Roboze Opens “Super Materials” Lab

By on September 15th, 2022 in Corporate, news

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New “super materials” lab [Source: Roboze]

Roboze announced the opening of a new materials lab.

The lab is designed to develop what the company calls “Super Materials”.

The lab is located in Bari, the same city as their headquarters. It is a rather large facility of 2000sm (21,500sf), and adds to their existing space in the area. It’s expected to house up to 40 technicians to work on materials science.

Roboze is an Italian company that produce 3D printers focusing on the high temperature materials zone. These materials by definition are more heat resistant than typical 3D printing materials, and thus can be used in end-use applications in some cases.

Roboze explains their strategy:

“Today Roboze strengthens its commitment and invests in a facility that will host new materials science, chemistry and nanotechnology laboratories. The goal is to rapidly advance in the development of alternative materials to petroleum-based super polymers by favoring the use of bio-based reinforcing matrices and fibers. The challenge lies in finding new materials and technologies that can, on the one hand, reduce the generation of carbon dioxide (responsible for the greenhouse effect), and on the other hand achieve the properties of the super polymers available today in the replacement of metal parts.”

The use of 3D printed parts instead of metal parts is a growing phenomenon. Metal parts are heat resistant, but are quite heavy compared to polymer parts. However, early 3D printed polymer parts didn’t have much thermal resistance and would collapse if used in many applications. The advent of high temperature materials allowed some operators to 3D print parts that could literally substitute for metal parts, so long as the operational thermal environment was below the softening level of the high temperature material.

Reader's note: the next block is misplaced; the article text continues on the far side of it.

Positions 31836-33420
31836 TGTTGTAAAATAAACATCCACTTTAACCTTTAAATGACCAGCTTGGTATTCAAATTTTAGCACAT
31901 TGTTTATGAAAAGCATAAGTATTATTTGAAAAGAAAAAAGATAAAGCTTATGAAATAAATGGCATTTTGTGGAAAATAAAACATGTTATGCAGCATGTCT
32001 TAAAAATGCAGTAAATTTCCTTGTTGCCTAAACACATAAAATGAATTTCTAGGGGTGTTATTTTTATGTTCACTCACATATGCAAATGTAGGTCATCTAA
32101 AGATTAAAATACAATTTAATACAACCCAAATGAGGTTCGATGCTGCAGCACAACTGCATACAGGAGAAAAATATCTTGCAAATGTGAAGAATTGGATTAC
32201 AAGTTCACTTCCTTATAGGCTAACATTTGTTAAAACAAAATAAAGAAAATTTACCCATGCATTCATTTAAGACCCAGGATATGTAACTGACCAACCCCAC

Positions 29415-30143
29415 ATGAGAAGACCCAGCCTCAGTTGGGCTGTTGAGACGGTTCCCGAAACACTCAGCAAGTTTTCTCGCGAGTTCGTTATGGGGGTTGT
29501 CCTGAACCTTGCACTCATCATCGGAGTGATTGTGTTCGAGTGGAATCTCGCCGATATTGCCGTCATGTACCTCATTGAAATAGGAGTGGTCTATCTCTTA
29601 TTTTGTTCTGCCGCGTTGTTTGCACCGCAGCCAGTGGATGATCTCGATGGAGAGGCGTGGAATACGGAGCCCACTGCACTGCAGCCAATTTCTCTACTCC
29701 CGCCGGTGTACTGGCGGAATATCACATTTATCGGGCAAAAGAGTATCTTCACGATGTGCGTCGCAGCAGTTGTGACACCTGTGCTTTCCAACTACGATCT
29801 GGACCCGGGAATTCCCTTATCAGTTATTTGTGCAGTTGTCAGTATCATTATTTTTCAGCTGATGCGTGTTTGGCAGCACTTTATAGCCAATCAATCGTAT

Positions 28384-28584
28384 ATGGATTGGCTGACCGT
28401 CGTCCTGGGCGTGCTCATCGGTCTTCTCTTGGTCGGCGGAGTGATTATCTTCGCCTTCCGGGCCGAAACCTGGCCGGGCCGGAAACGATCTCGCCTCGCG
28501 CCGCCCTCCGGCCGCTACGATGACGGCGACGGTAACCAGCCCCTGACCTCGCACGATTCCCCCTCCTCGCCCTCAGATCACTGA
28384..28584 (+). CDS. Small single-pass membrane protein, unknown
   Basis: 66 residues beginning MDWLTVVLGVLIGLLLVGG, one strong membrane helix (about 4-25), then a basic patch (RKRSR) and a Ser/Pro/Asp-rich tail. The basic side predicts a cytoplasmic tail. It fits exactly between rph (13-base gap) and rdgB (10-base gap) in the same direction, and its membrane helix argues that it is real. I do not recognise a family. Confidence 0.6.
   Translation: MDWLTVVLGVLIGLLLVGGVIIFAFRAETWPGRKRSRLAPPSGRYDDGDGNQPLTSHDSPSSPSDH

For many manufacturers, this is an incredible opportunity: 3D print parts locally and avoid supply chain problems, and save weight on the parts at the same time. Lower weight is becoming a critical factor in machine design due to the increasing focus on energy use and electrification.

This all sounds good, but there’s a problem: there just aren’t that many high temperature 3D printable materials on the market. You’ll hear about PEKK, ULTEM and PEEK, but very few others. Most 3D printable high temperature materials are simply composites and remixes of the above.

In addition, there are few if any eco-friendly high temperature 3D printable materials. While of modest interest now, this factor will become increasingly important in the near future, and someone had better develop more eco-friendly high temperature materials soon.

It seems to me — and Roboze, apparently — that more types of high temperature materials are required if this concept is to grow in the manufacturing space. Manufacturers won’t 3D print a part unless they can use the right material, so by broadening the choices, more printing will take place.

Roboze CEO and founder Alessio Lorusso said:

“We have a formidable team of scientists and engineers. We constantly question the status quo of what is thought feasible and what seems futuristic, giving a precise date to this second category. Our new laboratories will allow us to rapidly speed up all developments and will give us much more opportunities to invent what no one thought possible. Our challenge in Roboze is to create 3D printing technology and super materials for a paradigm shift in today’s production model, producing high-performance parts in a sustainable way, just in time and on demand, eliminating dependence on metals and oil.”

This is a very strategic move by Roboze, as they will not only power up their own product sales, but also encourage others in and outside of the 3D print industry to take up high temperature 3D printing.

Via Roboze

By Kerry Stevenson

Kerry Stevenson, aka "General Fabb" has written over 8,000 stories on 3D printing at Fabbaloo since he launched the venture in 2007, with an intention to promote and grow the incredible technology of 3D printing across the world. So far, it seems to be working!

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